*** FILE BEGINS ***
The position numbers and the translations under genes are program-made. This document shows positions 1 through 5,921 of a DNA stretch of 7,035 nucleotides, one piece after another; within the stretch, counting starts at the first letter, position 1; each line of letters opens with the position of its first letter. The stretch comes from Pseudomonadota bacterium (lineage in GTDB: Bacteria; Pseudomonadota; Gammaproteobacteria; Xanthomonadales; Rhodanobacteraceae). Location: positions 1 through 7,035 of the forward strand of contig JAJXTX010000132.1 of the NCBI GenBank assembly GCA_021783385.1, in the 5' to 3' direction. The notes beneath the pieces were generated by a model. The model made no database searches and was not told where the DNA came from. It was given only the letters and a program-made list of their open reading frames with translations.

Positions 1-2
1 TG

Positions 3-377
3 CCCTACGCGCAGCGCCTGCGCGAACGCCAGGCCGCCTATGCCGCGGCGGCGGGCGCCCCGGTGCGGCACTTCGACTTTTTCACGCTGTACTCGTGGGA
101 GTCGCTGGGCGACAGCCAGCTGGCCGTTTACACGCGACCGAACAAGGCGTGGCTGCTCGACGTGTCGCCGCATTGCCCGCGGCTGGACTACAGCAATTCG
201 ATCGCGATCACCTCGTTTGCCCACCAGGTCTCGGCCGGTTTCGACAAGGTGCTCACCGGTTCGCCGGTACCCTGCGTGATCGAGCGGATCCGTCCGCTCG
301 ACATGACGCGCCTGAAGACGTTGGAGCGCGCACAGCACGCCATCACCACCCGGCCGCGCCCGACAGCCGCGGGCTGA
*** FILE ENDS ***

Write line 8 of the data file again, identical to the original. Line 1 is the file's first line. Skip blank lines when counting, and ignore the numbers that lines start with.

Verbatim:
301 ACATGACGCGCCTGAAGACGTTGGAGCGCGCACAGCACGCCATCACCACCCGGCCGCGCCCGACAGCCGCGGGCTGA